As a Korean adoptee facilitating anti-racism workshops within the arts field, I have experienced many artists who view race and racism as a black and white binary. I have noticed terms such as BIPOC (Black, Indigenous, People of Color) being weaponized against People of the Global Majority by organizations when they are only referring to the Black community.
Now, don’t get me wrong. We do need to center the most harmed and impacted communities which are the Black, Brown, and Indigenous communities. However, that does not mean communities such as the AAPI (Asian American Pacific Islander)*, Middle Eastern North African, Latinx, and Mixed should be forgotten. If your anti-racism work is not intersectional, you are still upholding white supremacy.
“Sometimes I wonder if the Asian American experience is what it’s like when you’re thinking about everyone else, but no one is thinking about you.” — Steven Yeun
Yeun’s quote resonates with me. We often see AAPI* artists’ names being pronounced wrong. We have seen white organizations get credit for co-productions with an AAPI* culturally specific organization. We have also seen predominately white institutions using a different AAPI* artist’s image by mistake for another artist. I, too, experience these prejudices. I am frequently invited into inclusive conversations where I am often the tokenized individual invited so the “box” can be checked off for the AAPI community.
For too many generations that can be accounted for, the AAPI* community has been presented as the “Model Minority” because of individuals’ proximity to whiteness. First off, this is a MYTH, and we are not a monolith! This ideology was created to make Asians seem to have a monolithic identity of being hard working and light skinned. The AAPI* community consists of a wide range of identities including Eastern Asian, South Asian, Middle Eastern North African, Pasifika, Native, and Mixed. All these cultures and communities are always forgotten when the ideology of this Model Minority Myth is being upheld within our society.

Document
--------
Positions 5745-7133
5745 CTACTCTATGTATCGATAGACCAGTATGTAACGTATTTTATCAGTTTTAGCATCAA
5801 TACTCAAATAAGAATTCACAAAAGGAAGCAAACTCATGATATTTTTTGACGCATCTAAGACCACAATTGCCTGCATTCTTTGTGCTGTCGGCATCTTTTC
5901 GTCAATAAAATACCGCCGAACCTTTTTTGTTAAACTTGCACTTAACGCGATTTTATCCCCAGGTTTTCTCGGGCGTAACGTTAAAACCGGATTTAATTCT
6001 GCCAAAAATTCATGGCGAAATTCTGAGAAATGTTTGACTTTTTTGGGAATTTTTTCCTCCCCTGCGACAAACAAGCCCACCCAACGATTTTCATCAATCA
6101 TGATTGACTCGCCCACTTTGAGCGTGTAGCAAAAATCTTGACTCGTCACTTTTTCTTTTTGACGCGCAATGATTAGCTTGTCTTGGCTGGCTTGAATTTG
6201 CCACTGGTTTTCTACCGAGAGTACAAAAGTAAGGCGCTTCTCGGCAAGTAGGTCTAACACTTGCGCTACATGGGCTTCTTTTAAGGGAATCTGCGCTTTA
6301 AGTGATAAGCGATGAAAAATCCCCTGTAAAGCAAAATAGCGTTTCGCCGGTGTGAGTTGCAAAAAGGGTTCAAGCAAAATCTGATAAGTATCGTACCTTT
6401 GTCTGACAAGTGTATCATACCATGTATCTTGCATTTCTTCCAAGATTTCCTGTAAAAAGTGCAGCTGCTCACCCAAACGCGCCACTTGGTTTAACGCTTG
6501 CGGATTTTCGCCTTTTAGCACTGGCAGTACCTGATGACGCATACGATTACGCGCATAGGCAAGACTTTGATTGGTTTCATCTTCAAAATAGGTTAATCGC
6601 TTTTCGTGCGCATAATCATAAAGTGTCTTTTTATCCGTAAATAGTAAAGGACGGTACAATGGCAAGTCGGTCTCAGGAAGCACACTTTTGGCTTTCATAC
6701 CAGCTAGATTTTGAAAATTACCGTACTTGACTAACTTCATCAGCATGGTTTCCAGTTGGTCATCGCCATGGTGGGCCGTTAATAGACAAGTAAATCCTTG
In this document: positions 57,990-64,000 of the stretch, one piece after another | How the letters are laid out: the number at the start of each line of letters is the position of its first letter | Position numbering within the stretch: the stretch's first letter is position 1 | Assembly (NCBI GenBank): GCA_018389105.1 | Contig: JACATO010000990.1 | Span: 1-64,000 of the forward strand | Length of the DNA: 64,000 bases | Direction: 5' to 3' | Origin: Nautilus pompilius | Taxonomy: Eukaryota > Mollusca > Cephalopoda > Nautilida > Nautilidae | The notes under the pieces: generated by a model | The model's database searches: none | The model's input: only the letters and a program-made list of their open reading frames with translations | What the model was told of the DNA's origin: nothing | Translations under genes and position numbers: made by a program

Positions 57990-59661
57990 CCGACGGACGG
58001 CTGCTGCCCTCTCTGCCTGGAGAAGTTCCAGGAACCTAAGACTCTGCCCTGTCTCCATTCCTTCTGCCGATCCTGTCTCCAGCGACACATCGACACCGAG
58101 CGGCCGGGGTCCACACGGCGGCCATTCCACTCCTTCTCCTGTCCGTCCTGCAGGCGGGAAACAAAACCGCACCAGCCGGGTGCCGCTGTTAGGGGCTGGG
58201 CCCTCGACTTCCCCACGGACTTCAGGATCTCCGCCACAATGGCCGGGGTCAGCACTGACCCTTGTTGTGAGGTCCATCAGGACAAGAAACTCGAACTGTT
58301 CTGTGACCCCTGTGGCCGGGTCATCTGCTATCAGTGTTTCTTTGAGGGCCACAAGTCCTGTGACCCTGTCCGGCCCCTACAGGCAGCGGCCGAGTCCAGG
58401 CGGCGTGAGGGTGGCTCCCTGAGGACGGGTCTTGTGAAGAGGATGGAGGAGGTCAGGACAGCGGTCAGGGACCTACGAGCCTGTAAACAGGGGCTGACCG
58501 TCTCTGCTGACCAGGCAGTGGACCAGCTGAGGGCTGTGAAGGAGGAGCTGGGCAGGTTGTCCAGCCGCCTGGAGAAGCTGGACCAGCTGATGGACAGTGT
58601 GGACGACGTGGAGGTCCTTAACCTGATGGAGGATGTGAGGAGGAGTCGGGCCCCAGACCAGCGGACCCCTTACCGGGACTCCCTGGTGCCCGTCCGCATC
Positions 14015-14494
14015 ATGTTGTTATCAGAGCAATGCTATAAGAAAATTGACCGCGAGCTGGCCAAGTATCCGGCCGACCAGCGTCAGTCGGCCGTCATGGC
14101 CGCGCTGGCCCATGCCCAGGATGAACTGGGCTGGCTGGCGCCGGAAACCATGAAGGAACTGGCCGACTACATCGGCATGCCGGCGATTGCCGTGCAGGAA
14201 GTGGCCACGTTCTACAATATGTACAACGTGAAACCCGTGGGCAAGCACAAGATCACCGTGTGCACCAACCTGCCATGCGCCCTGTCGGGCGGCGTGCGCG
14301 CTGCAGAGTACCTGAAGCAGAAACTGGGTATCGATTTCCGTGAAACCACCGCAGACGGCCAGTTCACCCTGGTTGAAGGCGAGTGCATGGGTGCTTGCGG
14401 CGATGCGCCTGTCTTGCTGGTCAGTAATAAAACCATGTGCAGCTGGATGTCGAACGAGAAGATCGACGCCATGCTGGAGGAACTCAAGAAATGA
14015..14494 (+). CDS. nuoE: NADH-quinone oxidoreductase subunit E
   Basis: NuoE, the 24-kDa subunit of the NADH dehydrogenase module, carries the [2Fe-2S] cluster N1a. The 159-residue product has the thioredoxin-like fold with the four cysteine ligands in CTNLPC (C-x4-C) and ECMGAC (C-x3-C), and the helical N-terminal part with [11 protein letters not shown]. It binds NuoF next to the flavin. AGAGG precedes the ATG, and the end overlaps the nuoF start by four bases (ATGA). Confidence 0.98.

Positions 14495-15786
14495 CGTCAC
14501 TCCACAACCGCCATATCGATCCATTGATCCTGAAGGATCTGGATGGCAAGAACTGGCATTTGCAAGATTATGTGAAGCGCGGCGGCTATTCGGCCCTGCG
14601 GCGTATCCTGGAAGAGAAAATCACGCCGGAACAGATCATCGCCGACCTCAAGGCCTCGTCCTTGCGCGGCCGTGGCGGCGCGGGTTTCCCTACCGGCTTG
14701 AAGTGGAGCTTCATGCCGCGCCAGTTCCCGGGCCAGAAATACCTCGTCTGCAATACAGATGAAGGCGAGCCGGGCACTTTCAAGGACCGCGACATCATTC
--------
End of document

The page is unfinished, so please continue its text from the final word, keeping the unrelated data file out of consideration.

As we continue our journey to become anti-racist, we need to take an intersectional approach to dismantling white supremacy. We have to start acknowledging that all of us are multi-faceted and multi-layered individuals. At times, a person’s intersectional identity might create layers of discrimination. We saw this with the recent murders of Asian women in Atlanta. Many individuals were debating if it was race or gender issue, when in fact it was an intersectional issue of race, gender, and class. It is essential that we move past how an individual may physically present and start to explore how all of a person’s identities, even those not easily seen, can affect a person’s experience. Most importantly, we need to stand together and support each other’s communities. We are stronger together than fighting apart.
Read the full article about anti-racism by Kayla Kim Votapek at ARTS Blog.
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